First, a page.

72,300 rare, centuries-old palm-leaf and paper manuscripts are set to be digitized by the government of the south Indian coastal state of Tamil Nadu. The manuscripts are currently housed in the Government Oriental Manuscripts Library in the state’s capital city Chennai. Once digitized, they will be hosted on the library’s internet portal.
The manuscripts cover a vast range of subject matter, including discourses on the Vedas, Agama Shastra, mathematics and temple-building. The library is almost a century and a half old, and some of the manuscripts are over 500 years old, though most are in the range of 300 to 400 years of age. Almost two-thirds of the manuscripts are Sanskrit works, while the rest include famed pieces of Tamil drama such as Tirukkural and Tolkappiam.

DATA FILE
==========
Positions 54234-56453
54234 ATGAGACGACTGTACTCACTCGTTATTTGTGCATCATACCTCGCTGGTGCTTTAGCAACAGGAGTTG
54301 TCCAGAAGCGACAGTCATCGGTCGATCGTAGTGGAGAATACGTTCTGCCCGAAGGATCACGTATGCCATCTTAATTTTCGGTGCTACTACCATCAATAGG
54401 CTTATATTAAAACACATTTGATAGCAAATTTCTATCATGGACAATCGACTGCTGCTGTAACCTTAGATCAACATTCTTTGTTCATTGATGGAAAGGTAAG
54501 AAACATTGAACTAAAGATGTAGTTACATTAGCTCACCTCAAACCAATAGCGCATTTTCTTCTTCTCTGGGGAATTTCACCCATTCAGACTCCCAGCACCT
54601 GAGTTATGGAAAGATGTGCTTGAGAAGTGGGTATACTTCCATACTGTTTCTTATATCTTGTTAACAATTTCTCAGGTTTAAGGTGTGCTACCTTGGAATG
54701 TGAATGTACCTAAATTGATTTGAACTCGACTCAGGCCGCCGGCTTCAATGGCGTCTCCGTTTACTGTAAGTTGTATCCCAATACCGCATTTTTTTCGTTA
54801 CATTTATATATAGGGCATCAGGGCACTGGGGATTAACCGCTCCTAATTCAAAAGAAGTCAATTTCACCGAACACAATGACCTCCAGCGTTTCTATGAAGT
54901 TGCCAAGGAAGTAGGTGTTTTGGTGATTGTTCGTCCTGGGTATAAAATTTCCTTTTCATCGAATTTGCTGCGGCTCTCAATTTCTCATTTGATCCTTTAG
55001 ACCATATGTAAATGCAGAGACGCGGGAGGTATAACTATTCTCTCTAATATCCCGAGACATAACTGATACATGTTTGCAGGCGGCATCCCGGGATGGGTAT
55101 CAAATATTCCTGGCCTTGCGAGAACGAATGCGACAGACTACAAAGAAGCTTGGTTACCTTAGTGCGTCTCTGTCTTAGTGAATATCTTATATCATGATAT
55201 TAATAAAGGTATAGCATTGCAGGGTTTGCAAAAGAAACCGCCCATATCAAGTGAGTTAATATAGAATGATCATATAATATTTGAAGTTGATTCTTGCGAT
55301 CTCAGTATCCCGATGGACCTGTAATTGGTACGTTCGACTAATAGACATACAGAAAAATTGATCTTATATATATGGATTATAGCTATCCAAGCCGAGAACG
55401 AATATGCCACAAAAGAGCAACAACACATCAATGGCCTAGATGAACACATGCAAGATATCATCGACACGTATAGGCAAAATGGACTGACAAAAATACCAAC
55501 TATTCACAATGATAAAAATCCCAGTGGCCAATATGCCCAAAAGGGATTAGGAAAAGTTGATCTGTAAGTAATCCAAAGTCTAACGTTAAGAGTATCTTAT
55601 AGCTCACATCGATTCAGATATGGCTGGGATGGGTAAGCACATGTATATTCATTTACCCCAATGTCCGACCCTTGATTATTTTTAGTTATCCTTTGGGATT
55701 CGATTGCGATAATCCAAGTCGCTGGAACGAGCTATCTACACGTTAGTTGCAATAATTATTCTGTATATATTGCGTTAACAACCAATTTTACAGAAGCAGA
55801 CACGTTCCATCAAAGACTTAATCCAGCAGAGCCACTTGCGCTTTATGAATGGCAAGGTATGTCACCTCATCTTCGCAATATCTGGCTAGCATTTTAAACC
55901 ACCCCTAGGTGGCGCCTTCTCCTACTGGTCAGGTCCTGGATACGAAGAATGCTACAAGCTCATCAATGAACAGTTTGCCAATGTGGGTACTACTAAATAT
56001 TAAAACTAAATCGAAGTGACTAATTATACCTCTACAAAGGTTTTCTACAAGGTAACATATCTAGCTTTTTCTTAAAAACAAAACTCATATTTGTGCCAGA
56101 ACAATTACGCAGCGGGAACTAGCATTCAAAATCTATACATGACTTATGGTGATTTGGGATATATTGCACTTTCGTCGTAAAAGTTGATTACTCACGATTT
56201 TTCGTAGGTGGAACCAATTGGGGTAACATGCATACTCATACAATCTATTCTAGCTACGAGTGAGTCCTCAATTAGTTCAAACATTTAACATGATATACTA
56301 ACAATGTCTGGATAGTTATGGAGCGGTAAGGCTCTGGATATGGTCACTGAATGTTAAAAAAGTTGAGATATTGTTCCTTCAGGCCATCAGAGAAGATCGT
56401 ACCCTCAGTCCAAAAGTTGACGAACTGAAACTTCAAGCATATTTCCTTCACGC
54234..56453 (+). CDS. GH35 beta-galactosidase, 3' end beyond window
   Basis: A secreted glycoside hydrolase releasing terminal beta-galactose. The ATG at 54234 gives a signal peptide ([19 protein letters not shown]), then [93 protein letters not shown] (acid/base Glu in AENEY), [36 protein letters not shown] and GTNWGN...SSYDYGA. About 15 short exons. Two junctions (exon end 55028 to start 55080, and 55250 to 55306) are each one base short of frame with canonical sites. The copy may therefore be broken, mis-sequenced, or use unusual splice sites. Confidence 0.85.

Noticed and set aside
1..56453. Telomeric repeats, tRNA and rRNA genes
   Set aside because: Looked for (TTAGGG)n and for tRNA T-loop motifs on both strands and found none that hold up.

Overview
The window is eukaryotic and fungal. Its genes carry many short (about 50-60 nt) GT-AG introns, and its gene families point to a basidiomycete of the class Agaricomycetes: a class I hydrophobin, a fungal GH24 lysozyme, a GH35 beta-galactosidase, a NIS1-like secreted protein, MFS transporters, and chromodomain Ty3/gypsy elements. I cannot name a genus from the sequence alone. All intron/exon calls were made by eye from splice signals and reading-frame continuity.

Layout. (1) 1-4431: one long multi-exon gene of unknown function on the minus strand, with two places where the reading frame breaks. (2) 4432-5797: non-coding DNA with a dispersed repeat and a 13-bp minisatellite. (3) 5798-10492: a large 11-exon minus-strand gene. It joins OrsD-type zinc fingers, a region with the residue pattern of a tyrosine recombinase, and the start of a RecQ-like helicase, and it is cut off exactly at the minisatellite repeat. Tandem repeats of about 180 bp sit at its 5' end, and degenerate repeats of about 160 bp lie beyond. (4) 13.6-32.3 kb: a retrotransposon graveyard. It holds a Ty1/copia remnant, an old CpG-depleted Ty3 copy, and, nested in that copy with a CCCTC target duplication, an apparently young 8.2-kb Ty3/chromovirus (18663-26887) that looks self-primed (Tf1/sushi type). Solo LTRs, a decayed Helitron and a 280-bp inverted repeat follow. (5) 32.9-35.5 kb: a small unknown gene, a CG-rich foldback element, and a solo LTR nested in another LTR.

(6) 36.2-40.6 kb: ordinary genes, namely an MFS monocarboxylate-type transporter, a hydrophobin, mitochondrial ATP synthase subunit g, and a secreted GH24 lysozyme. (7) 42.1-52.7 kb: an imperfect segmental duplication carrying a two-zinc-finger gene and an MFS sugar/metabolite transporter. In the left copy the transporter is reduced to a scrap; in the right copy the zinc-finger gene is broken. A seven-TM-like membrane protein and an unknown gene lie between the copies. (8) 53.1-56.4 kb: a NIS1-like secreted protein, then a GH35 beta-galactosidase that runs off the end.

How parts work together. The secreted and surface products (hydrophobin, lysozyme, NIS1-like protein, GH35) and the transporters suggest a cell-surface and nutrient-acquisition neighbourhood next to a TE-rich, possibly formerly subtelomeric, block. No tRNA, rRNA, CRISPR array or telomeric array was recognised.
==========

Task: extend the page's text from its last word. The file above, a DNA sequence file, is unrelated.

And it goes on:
The project has the blessings of J Jayalalithaa, the state’s Chief Minister or head. The total budget allocated for the project is $470,000, of which $375,000 have been allocated for manuscript digitization. The rest will be used to make digital copies of stone inscriptions.
The project will be handled by the Electronics Corporation of Tamil Nadu, with direction from experts, both from within and outside the library. Overhead style scanners will be used to avoid damaging the brittle manuscripts.
The Sanskrit manuscripts were already stored in microfilm format by the Indira Gandhi National Centre for the Arts, and will therefore be taken up later. The non-Sanskrit manuscripts will be given first preference.
Half the work is expected to be complete within a year’s time, based on inputs from the library’s staff.
Much of India’s heritage is crumbling and under retreat. This welcome initiative is fine step in the right direction.